The foremost thing that should go into your RFP is the summary of your project. The summary usually comprises an introduction of your business and the underlying reason for your RFP. You should be clear with your expectations from the vendor and the RFP should explicitly state what do you expect your vendor to accomplish for you and also define any problem which you or your users might have to face with your current site i.e. what are the points where you want improvements. It is advisable that you articulate the problems in the best possible manner instead of defining the solutions. 

There may be many more solutions than you can possibly think of and the ones which can better meet your requirements. The professionals who will be partnering with can come up with out of the box ideas and solutions which you might have not thought of yet. Thus, your focus should remain on the job to be done and not the solutions. The summary will set the tone for the rest of the proposal.

2). Background of your Business:

Going forward the next most important part is to provide a description of your business which should include a brief history, your industry, product and typical audience. It is also advisable to mention your core values and vision. There is a possibility that the vendor to which you are submitting your RFP has not heard about your concern or has only limited knowledge about it. Thus, it is your onus that you explain your business and how is it unique and what matters to you and why. It is by describing the values, that you will be able to find the appropriate organization which fits well with your goals and processes. The vendor firms usually specialize in a certain area of web design and if they are able to resonate with one of your values, they can make better recommendations for your business. E.g. a non-profit business will have completely different recommendations for succeeding online than a B2B business.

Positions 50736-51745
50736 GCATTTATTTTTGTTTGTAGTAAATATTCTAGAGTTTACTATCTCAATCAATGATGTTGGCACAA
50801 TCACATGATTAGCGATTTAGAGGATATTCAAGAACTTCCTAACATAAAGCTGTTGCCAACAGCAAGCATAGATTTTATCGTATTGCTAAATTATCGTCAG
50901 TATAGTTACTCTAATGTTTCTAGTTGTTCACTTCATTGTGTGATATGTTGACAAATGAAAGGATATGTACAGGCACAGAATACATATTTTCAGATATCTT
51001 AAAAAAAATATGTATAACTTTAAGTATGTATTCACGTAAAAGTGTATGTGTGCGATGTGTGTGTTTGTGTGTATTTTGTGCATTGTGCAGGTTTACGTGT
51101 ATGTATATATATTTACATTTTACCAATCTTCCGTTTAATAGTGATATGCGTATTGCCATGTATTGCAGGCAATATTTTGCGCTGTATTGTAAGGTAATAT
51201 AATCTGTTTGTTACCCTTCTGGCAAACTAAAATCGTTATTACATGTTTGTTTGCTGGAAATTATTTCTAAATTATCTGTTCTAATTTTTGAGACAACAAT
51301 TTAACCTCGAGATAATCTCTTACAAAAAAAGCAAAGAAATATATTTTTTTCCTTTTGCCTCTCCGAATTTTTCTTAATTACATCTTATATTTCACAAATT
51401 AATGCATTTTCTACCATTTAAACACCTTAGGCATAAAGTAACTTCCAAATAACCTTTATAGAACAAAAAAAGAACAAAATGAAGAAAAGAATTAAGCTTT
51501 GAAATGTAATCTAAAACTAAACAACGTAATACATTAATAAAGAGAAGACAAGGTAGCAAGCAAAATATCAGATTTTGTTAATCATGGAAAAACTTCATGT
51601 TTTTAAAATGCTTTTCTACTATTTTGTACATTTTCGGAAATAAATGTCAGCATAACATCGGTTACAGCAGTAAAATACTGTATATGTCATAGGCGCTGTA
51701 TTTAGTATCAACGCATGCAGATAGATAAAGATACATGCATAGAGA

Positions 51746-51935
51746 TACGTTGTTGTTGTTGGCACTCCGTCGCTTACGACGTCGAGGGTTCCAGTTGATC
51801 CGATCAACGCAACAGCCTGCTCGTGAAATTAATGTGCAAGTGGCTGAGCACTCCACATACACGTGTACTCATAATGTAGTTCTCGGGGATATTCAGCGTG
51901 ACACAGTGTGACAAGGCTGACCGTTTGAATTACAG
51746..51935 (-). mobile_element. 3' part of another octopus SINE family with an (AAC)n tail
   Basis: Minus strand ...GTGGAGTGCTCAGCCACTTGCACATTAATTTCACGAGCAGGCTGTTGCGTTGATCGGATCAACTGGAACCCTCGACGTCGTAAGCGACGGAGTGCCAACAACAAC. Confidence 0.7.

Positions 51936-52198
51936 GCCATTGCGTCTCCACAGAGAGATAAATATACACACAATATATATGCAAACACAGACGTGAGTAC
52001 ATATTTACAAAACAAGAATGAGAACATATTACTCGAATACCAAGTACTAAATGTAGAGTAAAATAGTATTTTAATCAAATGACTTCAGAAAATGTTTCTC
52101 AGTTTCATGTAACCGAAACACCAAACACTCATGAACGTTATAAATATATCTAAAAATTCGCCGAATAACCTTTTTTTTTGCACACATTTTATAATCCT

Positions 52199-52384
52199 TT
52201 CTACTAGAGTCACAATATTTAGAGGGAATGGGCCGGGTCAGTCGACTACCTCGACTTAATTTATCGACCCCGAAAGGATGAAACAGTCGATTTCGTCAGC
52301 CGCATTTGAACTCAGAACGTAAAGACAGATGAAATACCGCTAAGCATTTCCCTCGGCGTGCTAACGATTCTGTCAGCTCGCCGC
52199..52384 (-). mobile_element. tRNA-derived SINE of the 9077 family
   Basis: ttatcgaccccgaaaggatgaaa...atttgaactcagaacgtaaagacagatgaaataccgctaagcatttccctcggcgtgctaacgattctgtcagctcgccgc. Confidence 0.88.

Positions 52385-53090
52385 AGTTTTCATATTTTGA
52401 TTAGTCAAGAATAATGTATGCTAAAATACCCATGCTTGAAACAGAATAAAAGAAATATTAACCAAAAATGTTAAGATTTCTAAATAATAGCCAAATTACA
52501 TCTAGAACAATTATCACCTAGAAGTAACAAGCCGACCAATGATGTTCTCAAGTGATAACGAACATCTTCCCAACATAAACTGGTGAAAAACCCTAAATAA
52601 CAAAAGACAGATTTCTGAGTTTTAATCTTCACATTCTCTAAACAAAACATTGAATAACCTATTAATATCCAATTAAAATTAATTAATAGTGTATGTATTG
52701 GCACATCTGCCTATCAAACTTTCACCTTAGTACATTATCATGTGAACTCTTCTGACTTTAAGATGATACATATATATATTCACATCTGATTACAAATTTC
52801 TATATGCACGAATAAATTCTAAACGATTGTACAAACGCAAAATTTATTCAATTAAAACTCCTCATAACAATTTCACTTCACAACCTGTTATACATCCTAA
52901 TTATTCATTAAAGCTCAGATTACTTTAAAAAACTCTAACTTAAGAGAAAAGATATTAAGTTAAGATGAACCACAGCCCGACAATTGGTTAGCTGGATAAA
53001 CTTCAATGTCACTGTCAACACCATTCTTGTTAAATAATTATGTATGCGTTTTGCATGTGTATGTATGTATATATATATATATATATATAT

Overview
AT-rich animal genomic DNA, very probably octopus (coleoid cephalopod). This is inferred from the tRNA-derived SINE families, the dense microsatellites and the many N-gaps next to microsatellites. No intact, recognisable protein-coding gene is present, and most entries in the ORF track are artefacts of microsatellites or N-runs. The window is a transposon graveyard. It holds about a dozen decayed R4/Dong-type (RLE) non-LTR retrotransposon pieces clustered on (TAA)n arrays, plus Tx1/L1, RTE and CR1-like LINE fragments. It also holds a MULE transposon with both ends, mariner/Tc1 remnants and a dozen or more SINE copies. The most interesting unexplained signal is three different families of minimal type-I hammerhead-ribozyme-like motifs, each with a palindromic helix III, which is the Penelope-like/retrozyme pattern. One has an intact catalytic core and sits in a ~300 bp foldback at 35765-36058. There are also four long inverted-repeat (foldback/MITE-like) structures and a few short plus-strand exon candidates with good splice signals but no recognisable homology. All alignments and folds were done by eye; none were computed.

3). Goals and Audience:

Herein you must explain what is it that you want to accomplish ultimately and what is the final outcome that you are looking at. You may also mention your expectations in the form of the three most important things which if handled well will make the redesign a success in your eyes. It may also be helpful for the vendor if you are able to explain your preferred outcomes in terms of specific quantitative metrics like an increase in sales, return on investment, number of subscribers to your email newsletters.